CoWorkr develops “simple sensors” that can be used to collect activity data on a single seating location or room, measuring workplace utilization by sensing movement. The small sensors — about the size of a matchbook — can be stuck to chairs and desks or mounted to the ceiling to anonymously detect activity.
“There’s definitely a ton of buzz in our industry,” said Elizabeth Redmond, CoWorkr co-founder and CEO. “Most organizations are kind of using this as a trigger event to transition to more modern workplaces, which is the trajectory they had been on.”
As a result, Redmond said the opportunities CoWorkr has been quoting amid the pandemic are “much larger” than pre-COVID.
She’s not kidding.
“I would say probably 500% to 1,000% larger,” Redmond said of the company’s recent quotes. “It’s a pretty significant shift in the way people are looking at using our products.”
Before COVID hit, Redmond said companies often looked to measure workplace activity in one building or a specific seat type, like workstations. All told, the number of sensors CoWorkr has been quoting has grown from 500 to 1,000 sensors for a single client to 2,000 to 20,000 per client, Redmond noted.
“They’re all basically saying, ‘OK, we need this portfolio-wide on a global level,” she continued. Notably, a majority of CoWorkr’s clients are Fortune 1000 companies that have a global footprint, such as PG&E, GSK and Swiss Re. “They’re saying, ‘we need sensors to do x-y-z, and it doesn’t make sense to just do it in one building, we have to do it across our whole campus or across our whole portfolio.’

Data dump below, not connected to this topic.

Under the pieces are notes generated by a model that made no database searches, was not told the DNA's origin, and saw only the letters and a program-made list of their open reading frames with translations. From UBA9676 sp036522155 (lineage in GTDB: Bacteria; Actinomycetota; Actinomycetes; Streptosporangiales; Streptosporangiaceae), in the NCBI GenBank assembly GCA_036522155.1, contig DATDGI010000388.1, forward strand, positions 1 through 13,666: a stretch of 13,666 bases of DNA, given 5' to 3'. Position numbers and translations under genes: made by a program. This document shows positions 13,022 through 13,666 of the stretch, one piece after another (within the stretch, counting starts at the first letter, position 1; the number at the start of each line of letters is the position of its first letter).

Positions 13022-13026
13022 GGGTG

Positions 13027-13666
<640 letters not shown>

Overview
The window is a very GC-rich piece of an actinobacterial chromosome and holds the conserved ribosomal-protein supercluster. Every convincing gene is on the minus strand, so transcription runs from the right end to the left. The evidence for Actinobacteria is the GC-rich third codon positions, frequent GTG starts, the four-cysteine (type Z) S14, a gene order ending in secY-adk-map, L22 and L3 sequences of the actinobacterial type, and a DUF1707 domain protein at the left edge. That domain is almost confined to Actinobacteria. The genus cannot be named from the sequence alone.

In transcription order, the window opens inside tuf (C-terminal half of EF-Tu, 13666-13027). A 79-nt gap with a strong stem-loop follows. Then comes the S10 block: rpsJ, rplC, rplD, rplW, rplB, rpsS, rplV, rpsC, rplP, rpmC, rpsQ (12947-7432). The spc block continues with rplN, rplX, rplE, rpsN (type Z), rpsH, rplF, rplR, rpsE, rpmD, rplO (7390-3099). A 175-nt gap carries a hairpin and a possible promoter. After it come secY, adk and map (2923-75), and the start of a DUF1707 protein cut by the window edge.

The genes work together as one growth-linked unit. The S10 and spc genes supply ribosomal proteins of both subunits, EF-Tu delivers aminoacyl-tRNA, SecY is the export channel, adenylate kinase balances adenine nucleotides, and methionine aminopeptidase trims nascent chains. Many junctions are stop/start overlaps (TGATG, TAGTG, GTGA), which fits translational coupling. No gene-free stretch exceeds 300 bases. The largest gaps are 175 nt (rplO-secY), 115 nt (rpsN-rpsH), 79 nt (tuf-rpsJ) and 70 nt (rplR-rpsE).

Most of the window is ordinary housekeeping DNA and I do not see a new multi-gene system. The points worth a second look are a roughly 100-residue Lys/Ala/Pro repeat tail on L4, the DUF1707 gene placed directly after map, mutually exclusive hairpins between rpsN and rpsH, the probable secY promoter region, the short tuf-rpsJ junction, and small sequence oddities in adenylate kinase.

“So, for us, it’s very exciting.”
CoWorkr’s clients start with a one-month pilot, in which the Reno-based startup helps organizations figure out how to use the data and put it into action. From there, the client typically moves into an annual subscription, eventually expanding its data collection.
Because of the COVID crisis, however, Redmond said a portion of her company’s work has been put on hold or canceled until companies “get back to normal occupancy.”
“There’s no real point in collecting data when they’re at 15% capacity or something,” she explained. “I think we didn’t really anticipate it lasting this long of our clients not knowing what to do. They’re tracking more for late fall to make some decisions. The next two months will be a game of patience.”
In the meantime, Redmond said CoWorkr, which has 12 employees, has shifted its focus to other features of the product that are especially relevant amid COVID.
This, she said, includes using its sensors to measure live occupancy data to help workers find spaces that hadn’t been used yet and are sanitized and cleaned. Moreover, she said its product can improve efficiencies in janitorial services with daily heat maps that show the occupancy and amount of use each space has seen that day.
“It’s kind of shifting the product to respond to the current situation,” Redmond said. “They’re very simple additions and implementations to get people leveraging the full platform.
“I think, long-term, our technology will definitely be core and our industry will be core to helping people manage more flexible workplaces in the future.”
Construction could begin next year and require about 500 to 600 workers, with a permanent workforce starting at 150 to 200 people with potential to expand.